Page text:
Tis the season to be jolly. The high street TV advertising onslaught is in full swing (Charlie Brooker puts it far better than me: http://bit.ly/8rE8Po) and December is the great white hope for all retailers.
Given the time of year and the enormous pressure that traditional retailers find themselves under, given the great depression and all, you would think that every customer was to be treasured and loved, that customer service and user experience would be givens not luxuries, that all websites would have been finely tuned, tested and vetted to check they were all ready and raring to suck in those millions of browsers and turn them into customers?
Well, with this little horror show from Debenhams in our household, it would seem not.
To try and cut to the chase and avoid a too rambling tale, let’s look at the whole woeful story as a timeline below.
I've also removed the details of the ten items we ordered - so that if any of the extended family happen upon this they won't know what it is we were planning to buy them for Christmas!
After about two hours of online browsing, including one heart-stopping moment when the wireless connect dropped and we were fearing a lost basket, we have painstakingly put together a comprehensive order of Christmas gifts for the tricky to buy for extended family. Not unlike many browsers, the big on and offline promotion caught our attention for their weekend-only online sale and it was decreed that http://www.debenhams.com/ would be the port in the yuletide shopping storm.
Still, registration complete, delivery details given and payment sent. That’s that done then. Time to put the feet up with a marker pen and a copy of the Radio Times whilst we wait for the order to arrive.
We even got two order confirmation emails to assure us that everything had been received, the ten items were in stock and all was being processed…
From: firstname.lastname@example.org>Date: Sat, Nov 21, 2009 at 7:30 PMSubject: Thank you for your order
From: email@example.comDate: Sat, Nov 21, 2009 at 7:34 PMSubject: Debenhams Confirmation 715573633
Hmm, not so.
25th email from customer service.
On Wed, Nov 25, 2009 at 8:46 AM, Customer Enquiries (Head Office) Customer.Enquires@debenhams.com> wrote:
Dear Miss Dixon,
Due to the nature of the product you recently ordered with Debenhams, a number of security checks including age verification were required. Unfortunately these checks failed and your order has therefore been cancelled.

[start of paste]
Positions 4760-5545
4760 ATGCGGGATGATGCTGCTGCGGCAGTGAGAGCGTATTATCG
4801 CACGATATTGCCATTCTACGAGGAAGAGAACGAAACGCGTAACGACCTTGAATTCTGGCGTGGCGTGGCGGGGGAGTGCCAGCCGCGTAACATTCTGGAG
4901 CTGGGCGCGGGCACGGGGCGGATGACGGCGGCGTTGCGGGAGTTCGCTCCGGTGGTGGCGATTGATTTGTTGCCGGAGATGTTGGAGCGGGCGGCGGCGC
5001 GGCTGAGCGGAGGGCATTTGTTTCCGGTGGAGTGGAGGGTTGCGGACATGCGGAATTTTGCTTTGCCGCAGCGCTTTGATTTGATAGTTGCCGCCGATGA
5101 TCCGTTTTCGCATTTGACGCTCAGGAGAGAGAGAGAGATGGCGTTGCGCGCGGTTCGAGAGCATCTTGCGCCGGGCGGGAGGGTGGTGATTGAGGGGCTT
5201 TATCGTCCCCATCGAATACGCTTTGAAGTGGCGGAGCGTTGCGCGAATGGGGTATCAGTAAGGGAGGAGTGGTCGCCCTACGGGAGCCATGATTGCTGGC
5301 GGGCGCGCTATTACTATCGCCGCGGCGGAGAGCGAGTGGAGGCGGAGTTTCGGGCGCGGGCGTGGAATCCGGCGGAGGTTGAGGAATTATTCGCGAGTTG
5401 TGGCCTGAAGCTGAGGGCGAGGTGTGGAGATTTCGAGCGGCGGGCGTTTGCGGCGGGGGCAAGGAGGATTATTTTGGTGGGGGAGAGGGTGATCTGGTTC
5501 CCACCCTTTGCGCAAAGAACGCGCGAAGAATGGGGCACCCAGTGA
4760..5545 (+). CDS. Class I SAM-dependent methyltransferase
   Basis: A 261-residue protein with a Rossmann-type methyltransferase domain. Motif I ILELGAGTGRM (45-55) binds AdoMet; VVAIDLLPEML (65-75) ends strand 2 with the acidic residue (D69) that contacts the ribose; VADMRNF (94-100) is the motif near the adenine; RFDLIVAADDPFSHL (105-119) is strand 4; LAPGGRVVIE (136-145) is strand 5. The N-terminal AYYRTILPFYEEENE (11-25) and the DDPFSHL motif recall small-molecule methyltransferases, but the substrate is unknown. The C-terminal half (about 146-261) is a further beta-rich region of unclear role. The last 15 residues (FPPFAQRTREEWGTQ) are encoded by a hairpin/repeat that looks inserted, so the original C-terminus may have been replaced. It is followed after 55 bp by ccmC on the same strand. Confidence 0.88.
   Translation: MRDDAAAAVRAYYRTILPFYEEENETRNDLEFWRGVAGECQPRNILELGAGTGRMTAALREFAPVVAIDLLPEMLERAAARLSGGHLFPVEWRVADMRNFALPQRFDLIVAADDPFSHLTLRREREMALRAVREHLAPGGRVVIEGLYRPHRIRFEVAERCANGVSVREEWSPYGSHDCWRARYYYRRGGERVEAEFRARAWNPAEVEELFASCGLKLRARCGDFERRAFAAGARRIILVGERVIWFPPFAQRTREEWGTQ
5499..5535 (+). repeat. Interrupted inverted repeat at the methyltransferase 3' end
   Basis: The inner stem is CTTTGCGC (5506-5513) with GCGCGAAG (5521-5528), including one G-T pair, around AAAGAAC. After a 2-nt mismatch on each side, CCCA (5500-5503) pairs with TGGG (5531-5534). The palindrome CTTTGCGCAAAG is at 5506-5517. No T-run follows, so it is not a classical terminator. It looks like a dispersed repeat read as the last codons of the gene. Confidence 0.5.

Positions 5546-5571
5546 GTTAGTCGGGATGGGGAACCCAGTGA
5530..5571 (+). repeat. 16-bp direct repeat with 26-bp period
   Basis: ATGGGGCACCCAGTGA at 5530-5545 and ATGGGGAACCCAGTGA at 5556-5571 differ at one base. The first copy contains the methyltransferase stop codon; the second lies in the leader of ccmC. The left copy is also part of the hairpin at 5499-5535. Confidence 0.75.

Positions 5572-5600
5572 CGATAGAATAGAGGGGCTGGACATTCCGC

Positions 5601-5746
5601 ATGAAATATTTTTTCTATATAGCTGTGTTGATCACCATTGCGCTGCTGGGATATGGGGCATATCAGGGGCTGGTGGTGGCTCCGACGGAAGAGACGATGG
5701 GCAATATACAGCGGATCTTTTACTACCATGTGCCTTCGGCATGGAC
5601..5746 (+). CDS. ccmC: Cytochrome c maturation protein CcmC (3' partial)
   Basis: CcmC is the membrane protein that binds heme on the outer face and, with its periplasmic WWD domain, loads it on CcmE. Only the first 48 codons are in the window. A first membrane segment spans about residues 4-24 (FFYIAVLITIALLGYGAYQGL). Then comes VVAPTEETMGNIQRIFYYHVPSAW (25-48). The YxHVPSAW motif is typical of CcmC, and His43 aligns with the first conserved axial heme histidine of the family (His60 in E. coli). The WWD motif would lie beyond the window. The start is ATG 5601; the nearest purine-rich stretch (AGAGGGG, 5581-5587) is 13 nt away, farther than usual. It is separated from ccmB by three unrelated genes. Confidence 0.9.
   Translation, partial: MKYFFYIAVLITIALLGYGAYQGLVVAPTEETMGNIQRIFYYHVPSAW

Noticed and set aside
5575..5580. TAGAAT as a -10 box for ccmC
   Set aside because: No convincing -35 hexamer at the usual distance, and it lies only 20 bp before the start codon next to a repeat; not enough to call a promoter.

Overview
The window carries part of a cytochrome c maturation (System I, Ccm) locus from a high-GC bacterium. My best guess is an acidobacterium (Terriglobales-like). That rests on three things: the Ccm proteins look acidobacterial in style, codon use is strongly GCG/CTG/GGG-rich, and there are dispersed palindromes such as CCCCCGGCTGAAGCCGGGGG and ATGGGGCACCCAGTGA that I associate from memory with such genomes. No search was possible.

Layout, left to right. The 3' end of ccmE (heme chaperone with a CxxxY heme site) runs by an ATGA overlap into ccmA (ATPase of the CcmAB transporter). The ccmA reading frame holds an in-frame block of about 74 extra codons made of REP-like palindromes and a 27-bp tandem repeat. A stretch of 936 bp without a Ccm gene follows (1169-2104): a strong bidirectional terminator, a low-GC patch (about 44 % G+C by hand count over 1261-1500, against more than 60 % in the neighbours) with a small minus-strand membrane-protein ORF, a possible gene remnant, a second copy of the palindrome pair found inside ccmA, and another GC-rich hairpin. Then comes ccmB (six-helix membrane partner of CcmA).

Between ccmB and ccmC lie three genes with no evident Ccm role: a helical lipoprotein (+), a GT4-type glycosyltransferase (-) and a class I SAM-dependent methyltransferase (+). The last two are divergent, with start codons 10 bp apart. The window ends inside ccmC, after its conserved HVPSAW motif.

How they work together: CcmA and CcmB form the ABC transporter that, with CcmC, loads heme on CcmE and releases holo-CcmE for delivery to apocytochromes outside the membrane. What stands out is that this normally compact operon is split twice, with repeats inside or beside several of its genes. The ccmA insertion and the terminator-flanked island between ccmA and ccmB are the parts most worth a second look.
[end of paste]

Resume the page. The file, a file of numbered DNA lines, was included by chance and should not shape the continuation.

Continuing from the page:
Please accept our apologies for any inconvenience this may have caused.
Debenhams Customer Services
One of the products we ordered was a wine gift set. As such, we had failed to pass the Debenhams online age verification system and so in their infinite wisdom they decided to cancel the whole order. Yep, not simply done with removing the one item that we might not be able to order (I thought you had to be 18 to get a credit card anyway?!) they decided it better to cancel the whole bloody lot!
It seem the main drawback with the Debenhams age verification system is that there isn’t one.
Telephones calls to customer service
Cue many, many expletives in this household, 5 minutes to calm down and then a number of polite yet firm yet exacerbated phone calls to Debenhams customer service. Alas I can’t share these with you, but I’m sure if you ask them nicely they will be able to find them, seeing as they record them for “training purposes”, and they can perhaps offer a transcript here? I’m sure this call is being used right now to work out where they went wrong and not being stored on a network drive gathering dust alongside the many, many other calls they take…
Net result of that little lot: nothing. They can’t help – we were advised to pass go, not collect £200 and start again!
Arghh, the pain, the horror of it!
Right then, only one thing for it, let’s get all British on them and write them a complaint letter. Well, an email, we’re not angry enough to actually write with ink.
Complaint letter email sent…
Date: Wed, Nov 25, 2009 at 1:36 PMSubject: Re: Debenhams Order 715573633To: "Customer Enquiries (Head Office)" Customer.Enquires@debenhams.com>
I'd be interested to know in which area I failed please? I was never asked to verify my age. I'd like you to clear up the query and reinstate my order please. I am very unhappy with this. This was the majority of my Christmas shopping and I have not been contacted up until now.